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Well the forcing function will move one step down the line. Whats the next expensive industry in the way of exploiting space. I'd say payload manufacture.

And spacex is already looking into this.

So what's after that? I've no idea.
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I was under the impression that NASA required 5 practice crew loadings before flight mission. This would be the first opportunity. Also I understood that the crew would board, strap in, then get out and leave before fuel loading.
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You can get as much high pressure OX or CH4 as you want by pumping LOX or LCH4 into high pressure tanks and raising the temperature until desired pressure is reached.
Subject only to the yield strength limit being breached by the temperature you raise to, and the subsequent plastic deformation of the tank.... LOL.. (just start with higher pressure feedstock, it's solvable, but I thought it amusing to tie this back)
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Other US Launchers / Re: US Launch Schedule
« Last post by Salo on Today at 05:16 am »
http://www.launchphotography.com/Delta_4_Atlas_5_Falcon_9_Launch_Viewing.html
Quote
A Falcon 9 from pad 40 will launch the Nusantara Satu (PSN-6) communication satellite for Indonesia along with the private Beresheet moon lander for Israel, on February 18 or 19, at about 9pm EDT. A Falcon 9 from pad 39A is slated to launch the first Crew Dragon space capsule on an uncrewed demonstration mission, DM-1, to the ISS on mid February at the very earliest, at about 8am EDT if that time. The launch time gets 22-26 minutes earlier each day. Sunrise is about 7am EDT. The launch window is instantaneous. Other upcoming launches include a Falcon 9 scheduled to launch the next Dragon resupply mission to the ISS from pad 40, CRS-17, on March 16, at about 9:30pm EDT.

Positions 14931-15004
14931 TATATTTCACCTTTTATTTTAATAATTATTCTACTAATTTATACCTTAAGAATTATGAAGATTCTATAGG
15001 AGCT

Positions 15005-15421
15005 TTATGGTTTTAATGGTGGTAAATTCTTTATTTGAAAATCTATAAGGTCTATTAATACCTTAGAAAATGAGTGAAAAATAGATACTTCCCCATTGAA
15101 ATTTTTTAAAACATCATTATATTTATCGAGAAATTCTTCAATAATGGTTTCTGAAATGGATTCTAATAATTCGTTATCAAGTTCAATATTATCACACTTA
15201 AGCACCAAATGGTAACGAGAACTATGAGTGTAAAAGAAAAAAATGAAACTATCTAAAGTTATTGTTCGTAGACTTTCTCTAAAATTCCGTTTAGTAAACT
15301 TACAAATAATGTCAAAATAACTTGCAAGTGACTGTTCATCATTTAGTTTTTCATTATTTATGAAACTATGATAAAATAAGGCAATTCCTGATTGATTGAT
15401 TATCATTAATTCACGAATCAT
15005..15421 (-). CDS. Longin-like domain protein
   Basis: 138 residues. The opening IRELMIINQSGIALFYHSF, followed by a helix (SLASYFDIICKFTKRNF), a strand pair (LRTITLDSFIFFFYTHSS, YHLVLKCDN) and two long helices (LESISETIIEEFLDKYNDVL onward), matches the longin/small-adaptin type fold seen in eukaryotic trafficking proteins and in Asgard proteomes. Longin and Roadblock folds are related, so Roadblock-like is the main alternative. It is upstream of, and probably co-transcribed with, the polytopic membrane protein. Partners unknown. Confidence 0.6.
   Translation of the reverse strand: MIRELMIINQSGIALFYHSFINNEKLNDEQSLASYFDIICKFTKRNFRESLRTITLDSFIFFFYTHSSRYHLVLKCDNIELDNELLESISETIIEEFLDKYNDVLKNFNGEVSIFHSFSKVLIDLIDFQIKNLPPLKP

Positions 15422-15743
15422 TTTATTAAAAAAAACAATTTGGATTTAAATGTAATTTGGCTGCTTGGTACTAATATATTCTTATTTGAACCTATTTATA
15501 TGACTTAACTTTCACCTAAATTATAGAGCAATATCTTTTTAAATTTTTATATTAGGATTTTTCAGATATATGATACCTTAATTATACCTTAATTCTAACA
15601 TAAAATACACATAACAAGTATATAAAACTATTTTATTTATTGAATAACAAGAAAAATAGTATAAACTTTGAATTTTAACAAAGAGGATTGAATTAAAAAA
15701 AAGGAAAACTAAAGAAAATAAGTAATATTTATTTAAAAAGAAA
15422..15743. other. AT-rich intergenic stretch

...
The next Delta 4 launch from Cape Canaveral, a Delta 4 medium on its next to last flight, will launch
WGS-10 for the US Air Force on March 13 at 6:58pm EDT. The launch window stretches about an hour.
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True that it may, Iím not sure itís 100% correct to say they wonít need helium. I think non- engine derived high pressure gas may still be required from time to time. For example, doesnít the Raptor still need something to spin up the turbos during startup?
Musk himself has stated before that they do not want to use helium. They plan to use autogenous pressurization because Musk severely dislikes helium for pressurization. Given the problems they have had with helium tanks, I can't blame him.

You can get as much high pressure OX or CH4 as you want by pumping LOX or LCH4 into high pressure tanks and raising the temperature until desired pressure is reached.

John
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Mars is the main reason they cannot use helium.
IIUC, SH won't use Helium either, and it's not going to Mars.

I think Musk doesn't like expendable stuff. He is scarce, SH is large, and SH will fly very often.

I think He is out no matter how you look at it.
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I think that something like PPPL's Direct Fusion Drive, or Uri Shumlak's Sheared Flow Stabilized Z- Pinch could be better (provided they work as predicted). They are a lot more compact (especially the Z- Pinch) and relatively low mass. I believe that a Sheared Flow Stabilized Z- Pinch could enable SSTO.
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Note that active cooling only costs fuel.

I don't think so. The actively cooled region is going to be heavier and more expensive per square meter.

Blimey, Iím glad youíre here to set Elon straight. He nearly made a boo boo changing to steel!
No that's DaveJes ...

Ok guys, enough.
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Mars is the main reason they cannot use helium.
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